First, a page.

• Morrowind has The Twin Lamps, who help free slaves and get them to safety (as well as occasionally killing their masters). Considering that slavery is a thriving business in Morrowind, they are kept very busy.
  • Fallout 3 took the Underground Railroad and ran with it in one of the sidequests, essentially by combining it with the plot of Blade Runner and having the Lone Wanderer either assist in protecting an escaped android, or helping capture him and return him to his creators in Canada.
  • Dragon Age II - In a game built around the Fantastic Racism mages in Kirkwall deal with, the presence of a "Mage Underground" should come as no surprise. By act 3, the increasingly-paranoid Meredith has basically dismantled it, which doesn't do much for Anders' mental state.

Real Life

  • The Trope Namer is the Underground Railroad that existed in the United States before the American Civil War, which helped escaped slaves make their way north to safety. Some found refuge in the Northern states that were anti-slavery, but some ended up fleeing all the way to Canada to avoid slave extradition laws that required escaped slaves to be arrested and returned to their owners.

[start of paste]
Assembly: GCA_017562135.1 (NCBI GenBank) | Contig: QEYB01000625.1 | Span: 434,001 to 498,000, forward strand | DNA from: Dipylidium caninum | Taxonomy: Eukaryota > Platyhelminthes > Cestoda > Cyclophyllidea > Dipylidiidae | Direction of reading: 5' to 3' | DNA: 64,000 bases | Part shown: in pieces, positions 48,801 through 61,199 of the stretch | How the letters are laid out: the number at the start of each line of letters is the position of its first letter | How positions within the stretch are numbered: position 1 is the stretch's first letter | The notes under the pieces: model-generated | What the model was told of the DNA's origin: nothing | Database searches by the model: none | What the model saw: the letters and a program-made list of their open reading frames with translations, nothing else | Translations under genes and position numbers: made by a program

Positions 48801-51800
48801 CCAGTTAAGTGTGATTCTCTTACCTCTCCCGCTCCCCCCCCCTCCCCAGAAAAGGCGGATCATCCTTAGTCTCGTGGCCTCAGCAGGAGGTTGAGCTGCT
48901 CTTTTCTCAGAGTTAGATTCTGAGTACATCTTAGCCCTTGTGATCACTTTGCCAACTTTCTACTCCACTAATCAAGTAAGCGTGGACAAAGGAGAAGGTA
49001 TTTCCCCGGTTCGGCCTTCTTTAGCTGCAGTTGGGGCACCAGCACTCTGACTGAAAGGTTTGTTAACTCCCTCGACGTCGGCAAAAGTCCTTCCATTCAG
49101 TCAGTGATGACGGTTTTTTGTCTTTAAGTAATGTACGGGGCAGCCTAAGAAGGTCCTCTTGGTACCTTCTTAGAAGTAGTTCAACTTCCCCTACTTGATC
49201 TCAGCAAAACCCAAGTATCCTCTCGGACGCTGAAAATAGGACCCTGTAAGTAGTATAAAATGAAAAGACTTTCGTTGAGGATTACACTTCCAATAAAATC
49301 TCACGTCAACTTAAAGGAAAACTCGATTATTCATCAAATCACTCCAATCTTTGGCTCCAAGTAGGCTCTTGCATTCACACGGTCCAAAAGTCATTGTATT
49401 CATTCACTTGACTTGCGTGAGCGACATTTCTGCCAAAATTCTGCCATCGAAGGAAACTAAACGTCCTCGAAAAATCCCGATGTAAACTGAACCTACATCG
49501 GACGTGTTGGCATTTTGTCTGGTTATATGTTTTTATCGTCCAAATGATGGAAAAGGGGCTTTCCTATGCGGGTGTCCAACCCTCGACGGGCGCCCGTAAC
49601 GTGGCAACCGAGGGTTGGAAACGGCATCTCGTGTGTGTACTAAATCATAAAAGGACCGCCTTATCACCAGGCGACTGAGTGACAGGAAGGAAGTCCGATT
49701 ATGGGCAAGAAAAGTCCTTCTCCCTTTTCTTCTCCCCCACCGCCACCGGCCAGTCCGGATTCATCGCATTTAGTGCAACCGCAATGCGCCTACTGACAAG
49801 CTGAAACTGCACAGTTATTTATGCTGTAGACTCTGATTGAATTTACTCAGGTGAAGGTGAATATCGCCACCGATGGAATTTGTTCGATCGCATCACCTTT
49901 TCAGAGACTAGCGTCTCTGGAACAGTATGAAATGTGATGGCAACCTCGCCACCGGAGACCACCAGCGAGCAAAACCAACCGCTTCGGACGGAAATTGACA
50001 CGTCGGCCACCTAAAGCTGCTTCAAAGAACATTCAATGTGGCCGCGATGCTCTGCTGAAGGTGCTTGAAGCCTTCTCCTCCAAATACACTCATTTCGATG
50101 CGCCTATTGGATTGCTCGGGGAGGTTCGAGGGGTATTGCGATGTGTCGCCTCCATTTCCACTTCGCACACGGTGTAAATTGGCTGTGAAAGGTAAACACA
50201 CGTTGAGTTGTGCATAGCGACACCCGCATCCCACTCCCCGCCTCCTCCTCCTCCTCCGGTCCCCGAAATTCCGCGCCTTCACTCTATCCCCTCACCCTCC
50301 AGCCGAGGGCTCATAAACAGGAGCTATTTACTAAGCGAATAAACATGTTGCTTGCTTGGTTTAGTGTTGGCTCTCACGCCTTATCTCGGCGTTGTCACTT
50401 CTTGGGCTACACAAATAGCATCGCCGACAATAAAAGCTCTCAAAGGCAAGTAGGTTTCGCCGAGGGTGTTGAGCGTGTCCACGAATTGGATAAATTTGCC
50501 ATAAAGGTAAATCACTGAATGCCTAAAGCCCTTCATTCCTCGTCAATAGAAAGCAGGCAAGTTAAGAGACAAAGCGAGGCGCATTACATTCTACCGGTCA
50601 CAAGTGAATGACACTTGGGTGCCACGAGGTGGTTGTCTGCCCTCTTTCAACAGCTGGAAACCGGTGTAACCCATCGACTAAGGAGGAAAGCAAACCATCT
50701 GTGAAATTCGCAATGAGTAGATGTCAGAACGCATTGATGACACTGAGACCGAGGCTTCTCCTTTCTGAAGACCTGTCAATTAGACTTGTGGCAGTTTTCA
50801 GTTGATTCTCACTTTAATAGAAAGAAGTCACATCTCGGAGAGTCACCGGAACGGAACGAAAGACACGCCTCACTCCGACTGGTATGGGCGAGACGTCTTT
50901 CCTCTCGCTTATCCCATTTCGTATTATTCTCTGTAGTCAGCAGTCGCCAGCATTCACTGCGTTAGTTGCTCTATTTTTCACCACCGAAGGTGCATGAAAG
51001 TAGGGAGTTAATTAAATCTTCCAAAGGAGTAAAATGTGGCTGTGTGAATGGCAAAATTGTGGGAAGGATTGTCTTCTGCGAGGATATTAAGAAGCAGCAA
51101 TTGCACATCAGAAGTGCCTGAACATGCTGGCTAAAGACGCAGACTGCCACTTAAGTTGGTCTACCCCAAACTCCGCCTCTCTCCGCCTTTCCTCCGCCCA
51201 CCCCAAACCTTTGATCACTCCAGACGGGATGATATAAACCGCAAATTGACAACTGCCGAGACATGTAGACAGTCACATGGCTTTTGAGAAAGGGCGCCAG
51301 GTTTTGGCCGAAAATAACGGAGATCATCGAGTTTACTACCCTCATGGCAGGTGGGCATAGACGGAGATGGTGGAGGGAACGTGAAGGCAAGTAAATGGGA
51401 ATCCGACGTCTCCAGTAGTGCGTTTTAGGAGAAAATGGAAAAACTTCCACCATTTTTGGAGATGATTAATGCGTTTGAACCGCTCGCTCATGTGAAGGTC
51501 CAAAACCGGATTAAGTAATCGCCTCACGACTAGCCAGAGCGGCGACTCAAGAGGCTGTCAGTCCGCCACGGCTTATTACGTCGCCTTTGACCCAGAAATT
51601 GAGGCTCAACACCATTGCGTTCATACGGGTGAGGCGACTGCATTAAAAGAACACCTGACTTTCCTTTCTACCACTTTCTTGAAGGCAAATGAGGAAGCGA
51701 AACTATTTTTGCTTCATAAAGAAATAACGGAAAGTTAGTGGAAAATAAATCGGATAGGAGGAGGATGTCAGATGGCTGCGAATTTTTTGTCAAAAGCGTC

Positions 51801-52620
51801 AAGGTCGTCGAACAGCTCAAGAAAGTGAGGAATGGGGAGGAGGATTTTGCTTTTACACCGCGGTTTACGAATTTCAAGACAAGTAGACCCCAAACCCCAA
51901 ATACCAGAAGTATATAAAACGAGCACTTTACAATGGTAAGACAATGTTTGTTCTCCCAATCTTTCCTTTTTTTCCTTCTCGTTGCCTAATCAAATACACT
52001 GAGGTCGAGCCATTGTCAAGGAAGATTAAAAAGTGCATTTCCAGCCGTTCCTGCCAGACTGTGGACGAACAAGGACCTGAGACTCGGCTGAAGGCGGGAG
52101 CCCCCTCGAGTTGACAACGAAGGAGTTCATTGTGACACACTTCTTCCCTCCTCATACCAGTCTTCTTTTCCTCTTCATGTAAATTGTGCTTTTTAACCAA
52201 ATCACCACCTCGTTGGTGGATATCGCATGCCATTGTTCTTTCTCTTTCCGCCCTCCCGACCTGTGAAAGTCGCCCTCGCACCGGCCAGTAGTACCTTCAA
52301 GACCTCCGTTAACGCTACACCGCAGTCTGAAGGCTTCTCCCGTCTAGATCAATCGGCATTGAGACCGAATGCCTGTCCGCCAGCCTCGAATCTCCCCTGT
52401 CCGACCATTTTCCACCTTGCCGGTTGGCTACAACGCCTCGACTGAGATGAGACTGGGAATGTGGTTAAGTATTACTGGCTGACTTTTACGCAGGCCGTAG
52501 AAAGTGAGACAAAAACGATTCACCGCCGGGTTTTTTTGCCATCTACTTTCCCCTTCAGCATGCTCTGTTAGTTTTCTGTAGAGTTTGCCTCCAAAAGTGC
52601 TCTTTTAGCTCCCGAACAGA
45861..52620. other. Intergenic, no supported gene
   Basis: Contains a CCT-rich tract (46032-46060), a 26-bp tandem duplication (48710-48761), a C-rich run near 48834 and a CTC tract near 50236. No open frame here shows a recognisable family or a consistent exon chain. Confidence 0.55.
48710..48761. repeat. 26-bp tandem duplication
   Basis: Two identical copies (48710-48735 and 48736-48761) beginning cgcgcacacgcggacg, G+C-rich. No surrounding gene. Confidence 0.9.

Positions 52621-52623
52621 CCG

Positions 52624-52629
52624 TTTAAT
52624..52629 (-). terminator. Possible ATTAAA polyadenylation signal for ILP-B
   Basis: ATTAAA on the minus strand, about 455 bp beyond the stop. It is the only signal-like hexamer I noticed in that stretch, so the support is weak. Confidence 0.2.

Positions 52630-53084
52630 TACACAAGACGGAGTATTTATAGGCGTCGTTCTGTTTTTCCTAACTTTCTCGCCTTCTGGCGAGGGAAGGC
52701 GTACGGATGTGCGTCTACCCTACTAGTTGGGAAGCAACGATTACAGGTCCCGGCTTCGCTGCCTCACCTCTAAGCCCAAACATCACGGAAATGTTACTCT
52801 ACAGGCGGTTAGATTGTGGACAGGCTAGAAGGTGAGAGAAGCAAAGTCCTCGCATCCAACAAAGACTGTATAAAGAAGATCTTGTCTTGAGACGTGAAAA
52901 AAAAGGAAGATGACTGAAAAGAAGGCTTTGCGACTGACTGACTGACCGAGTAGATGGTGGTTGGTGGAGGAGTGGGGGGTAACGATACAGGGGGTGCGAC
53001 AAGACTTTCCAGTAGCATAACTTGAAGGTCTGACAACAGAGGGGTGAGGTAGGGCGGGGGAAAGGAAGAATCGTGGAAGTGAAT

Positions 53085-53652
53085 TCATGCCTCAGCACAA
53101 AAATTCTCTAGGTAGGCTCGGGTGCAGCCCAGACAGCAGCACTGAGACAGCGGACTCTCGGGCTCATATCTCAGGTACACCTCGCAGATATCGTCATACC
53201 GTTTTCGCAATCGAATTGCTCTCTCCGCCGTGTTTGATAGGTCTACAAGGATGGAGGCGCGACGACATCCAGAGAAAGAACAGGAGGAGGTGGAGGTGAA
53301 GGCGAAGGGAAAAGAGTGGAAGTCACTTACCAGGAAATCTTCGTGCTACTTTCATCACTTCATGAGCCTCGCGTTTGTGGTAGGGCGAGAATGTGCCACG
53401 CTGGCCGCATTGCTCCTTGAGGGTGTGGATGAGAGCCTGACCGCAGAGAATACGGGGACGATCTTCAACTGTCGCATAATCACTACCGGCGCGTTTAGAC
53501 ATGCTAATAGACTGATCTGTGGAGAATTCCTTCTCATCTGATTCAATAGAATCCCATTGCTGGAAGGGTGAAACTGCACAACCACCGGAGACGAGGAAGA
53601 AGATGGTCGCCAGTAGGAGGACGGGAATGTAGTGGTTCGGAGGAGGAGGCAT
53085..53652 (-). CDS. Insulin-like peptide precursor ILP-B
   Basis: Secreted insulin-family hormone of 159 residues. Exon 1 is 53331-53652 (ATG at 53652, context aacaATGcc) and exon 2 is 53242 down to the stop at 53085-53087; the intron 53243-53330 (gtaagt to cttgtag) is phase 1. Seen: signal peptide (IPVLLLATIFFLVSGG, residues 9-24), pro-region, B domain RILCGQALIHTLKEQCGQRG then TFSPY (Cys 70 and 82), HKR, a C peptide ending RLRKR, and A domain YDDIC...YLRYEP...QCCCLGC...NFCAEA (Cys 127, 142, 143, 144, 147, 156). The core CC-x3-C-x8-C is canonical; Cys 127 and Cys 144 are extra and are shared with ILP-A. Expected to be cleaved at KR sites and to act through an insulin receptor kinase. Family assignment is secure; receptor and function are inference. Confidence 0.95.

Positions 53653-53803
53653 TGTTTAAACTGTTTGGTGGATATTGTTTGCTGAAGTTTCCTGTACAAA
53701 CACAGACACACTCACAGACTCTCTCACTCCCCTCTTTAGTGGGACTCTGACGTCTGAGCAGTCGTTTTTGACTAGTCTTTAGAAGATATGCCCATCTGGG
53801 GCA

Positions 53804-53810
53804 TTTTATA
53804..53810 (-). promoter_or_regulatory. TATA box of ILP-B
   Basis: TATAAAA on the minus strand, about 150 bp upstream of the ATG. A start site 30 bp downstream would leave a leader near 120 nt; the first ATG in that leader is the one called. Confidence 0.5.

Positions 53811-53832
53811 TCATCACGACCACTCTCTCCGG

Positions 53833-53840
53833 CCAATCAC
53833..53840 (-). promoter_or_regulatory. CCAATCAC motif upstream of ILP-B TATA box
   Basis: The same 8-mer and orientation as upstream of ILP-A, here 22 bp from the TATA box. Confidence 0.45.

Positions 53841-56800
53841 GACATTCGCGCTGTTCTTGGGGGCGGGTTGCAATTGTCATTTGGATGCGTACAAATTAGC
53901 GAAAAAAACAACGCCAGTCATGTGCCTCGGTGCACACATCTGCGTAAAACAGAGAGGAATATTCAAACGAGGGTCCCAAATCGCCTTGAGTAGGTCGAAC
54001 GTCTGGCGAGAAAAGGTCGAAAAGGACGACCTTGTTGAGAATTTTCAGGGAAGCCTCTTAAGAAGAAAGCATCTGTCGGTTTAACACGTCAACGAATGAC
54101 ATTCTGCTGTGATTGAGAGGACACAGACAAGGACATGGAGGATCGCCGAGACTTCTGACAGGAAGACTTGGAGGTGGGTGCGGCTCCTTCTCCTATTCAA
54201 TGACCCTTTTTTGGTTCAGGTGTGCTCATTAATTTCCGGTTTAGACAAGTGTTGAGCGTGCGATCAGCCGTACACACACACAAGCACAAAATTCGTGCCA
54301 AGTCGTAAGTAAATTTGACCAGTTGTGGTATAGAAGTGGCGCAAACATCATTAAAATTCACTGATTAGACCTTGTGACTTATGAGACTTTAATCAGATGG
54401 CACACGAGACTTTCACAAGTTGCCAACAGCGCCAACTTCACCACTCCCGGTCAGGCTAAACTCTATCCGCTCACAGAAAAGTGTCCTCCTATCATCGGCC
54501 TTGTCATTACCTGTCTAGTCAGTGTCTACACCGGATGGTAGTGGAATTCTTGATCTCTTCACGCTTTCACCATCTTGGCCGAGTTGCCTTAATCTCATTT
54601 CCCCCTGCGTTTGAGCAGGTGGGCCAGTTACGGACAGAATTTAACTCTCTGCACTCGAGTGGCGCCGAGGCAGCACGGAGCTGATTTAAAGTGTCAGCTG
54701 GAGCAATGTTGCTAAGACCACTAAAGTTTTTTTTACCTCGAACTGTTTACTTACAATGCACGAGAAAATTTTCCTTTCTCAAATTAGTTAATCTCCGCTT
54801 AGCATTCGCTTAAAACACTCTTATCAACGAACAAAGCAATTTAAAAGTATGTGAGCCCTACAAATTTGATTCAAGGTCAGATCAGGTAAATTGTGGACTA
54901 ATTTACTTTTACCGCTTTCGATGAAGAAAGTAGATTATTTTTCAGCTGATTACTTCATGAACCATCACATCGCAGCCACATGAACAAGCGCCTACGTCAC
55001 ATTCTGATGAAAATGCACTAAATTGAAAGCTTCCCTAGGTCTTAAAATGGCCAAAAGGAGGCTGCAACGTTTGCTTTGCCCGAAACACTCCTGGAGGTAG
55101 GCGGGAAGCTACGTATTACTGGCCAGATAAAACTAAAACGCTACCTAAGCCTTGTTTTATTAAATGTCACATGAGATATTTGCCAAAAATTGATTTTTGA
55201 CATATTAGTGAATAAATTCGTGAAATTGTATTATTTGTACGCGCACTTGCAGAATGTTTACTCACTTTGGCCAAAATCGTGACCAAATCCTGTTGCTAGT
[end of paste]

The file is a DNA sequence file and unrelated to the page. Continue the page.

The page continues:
• Less well-known is that, for over a half-century after some Northern states went anti-slavery (beginning with Vermont in 1777) and before the British Empire outlawed slavery in 1833, the Underground Railroad ran south from Canada to the USA.
  • During World War II, airmen from the Allied Powers who were shot down over Occupied Europe would often find themselves being hidden and protected by members of various resistance groups, who would try to smuggle them back to England or to a neutral country such as Switzerland or Sweden.
    • Counter-intuitively, the easiest path back to England was not across the English Channel, but rather a lengthy and difficult trip through Occupied France, Vichy France, and neutral Spain to the Mediterranean, due to the density of German defenses and patrols along the French coastline.
  • In 2017, hundreds if not thousands of refugee claimants covertly (and eventually overtly) crossed the US-Canada border after Donald Trump repeatedly commented on his intentions to remove various non-citizens from the country. The New Yorker called this "The Underground Railroad for Refugees". For many of these refugees, especially those whose refugee claims had already been denied by the USA, it didn't work; crossing the border illegally was enough for them to be deported from Canada.
  • And then there's the "Rainbow Railroad", bringing homosexuals from countries where they face imprisonment or worse simply for being non-heterosexual to countries with freedom of sexual orientation.